“You must stay drunk on writing so reality cannot destroy you.” ~Bradbury

The Flash

 “There is such a place as fairyland – but only children can find the way to it. And they do not know that it is fairyland until they have grown so old that they forget the way. One bitter day, when they seek it and cannot find it, they realize what they have lost; and that is the tragedy of life. On that day the gates of Eden are shut behind them and the age of gold is over. Henceforth they must dwell in the common light of common day. Only a few, who remain children at heart, can ever find that fair, lost path again; and blessed are they above mortals. They, and only they, can bring us tidings from that dear country where we once sojourned and from which we must evermore be exiles. The world calls them its singers and poets and artists and story-tellers; but they are just people who have never forgotten the way to fairyland.”

~L.M. Montgomery (The Story Girl)

Dear Readers,

L.M. Montgomery has been one of my favorite writers from the time I was a tween and I first read Emily Climbs.  I was enamored by her main protagonist, Emily, who loved writing, life, nature, and was filled with “gumption.”  She experienced “the flash” and from the moment I read about her experience in the text, I felt at home between those pages I eagerly devoured (metaphorically speaking of course :-) ).  Emily writes, “Words are such fascinating things. . . The very sound of some of them–‘haunted’–‘mystic’–for example, gives me the flash. (Oh, dear! But I have to italicize the flash. It isn’t ordinary–it’s the most extraordinary and wonderful thing in my whole life. When it comes I feel as if a door had swung open in a wall before me and given me a glimpse of–yes, of heaven).”  Lovely!  She summarized for years how I felt as a small child when stories would sneak up from behind and demand I write them by nightlight (risking my mom or dad catching me awake when I was already supposed to be fast asleep on a school night).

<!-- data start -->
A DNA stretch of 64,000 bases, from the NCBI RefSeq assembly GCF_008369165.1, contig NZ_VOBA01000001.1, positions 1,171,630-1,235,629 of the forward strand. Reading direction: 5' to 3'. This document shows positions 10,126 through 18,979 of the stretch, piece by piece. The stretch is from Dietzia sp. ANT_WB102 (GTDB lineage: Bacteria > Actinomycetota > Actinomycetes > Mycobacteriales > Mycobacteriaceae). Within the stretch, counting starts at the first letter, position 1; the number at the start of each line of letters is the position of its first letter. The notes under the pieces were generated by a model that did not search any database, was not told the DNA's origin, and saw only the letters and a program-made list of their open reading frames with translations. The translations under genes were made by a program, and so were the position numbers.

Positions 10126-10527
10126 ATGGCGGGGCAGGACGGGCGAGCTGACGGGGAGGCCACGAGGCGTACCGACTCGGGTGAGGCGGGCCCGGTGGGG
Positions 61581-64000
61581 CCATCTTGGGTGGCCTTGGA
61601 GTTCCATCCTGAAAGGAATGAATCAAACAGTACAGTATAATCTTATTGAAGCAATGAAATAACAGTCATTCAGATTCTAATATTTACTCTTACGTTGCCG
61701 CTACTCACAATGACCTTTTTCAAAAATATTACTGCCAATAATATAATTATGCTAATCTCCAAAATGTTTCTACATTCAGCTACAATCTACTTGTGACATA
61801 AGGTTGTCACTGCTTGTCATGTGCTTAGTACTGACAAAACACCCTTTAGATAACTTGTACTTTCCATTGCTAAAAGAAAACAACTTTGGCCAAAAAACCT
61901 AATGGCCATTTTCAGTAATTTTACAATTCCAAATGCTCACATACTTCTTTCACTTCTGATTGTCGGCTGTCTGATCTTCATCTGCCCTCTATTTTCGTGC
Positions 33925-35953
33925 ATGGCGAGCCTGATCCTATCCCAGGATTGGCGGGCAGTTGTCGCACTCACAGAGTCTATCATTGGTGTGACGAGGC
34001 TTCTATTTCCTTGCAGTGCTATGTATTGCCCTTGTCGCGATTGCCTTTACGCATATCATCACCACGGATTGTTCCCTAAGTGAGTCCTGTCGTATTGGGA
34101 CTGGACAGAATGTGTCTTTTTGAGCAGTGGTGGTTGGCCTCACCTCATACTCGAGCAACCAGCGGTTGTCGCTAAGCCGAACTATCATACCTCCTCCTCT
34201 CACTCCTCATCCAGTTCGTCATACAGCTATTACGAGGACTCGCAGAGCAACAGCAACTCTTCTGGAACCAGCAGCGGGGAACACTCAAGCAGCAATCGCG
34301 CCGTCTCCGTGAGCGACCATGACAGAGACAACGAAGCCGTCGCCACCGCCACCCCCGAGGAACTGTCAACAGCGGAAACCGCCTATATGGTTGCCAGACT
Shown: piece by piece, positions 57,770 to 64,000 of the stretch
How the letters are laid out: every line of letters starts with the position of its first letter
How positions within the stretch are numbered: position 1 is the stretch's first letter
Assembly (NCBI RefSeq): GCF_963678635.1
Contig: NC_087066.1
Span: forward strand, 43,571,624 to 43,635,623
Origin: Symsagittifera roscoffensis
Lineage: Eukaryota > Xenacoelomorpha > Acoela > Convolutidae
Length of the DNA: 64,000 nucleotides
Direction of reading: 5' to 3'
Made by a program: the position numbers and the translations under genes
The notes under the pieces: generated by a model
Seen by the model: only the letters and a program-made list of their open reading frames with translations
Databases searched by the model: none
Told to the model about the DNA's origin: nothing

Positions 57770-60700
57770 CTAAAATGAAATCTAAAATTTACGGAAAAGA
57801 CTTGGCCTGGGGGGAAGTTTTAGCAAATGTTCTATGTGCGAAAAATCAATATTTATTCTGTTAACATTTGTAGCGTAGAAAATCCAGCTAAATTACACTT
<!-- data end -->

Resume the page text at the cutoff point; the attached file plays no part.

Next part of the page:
I hope never to forget the feeling when I capture a moment so real, so intense, so full of passion or grief or joy.  When I am allowed glimpses into my past from my muses and these backward glances overwhelm me, I can once again BE that barefoot four-year old child riding a green bike with a suede banana seat or I can taste honeysuckle nectar on my tongue or I can inhale the neighbors’ perfumed orange blossoms that fill me with summer calm.  I am so grateful for emotions that may be expressed in words, words that are as real to me as this laptop I am typing on or the comfy bed I sleep in or the stir fry I will later make.  Today, I was granted this gift of just BEing and I am thankful.

xoxo,

Pamela

Hidden Treasure

I’m a “quotes” person.  I love quotes from people who have climbed rungs of the highest ladders, who have tripped and fallen face down in grime, who have cleansed themselves by splashing about in rain puddles, who have soared on the wings of ecstasy, who have teetered on rocky precipices, who have cradled a little person close to them and inhaled that baby’s sweetness, who have scratched art into existence, who have loved, hated, accomplished, failed, thrown in the towel, swam with rip tides until they broke free. . .who have LIVED.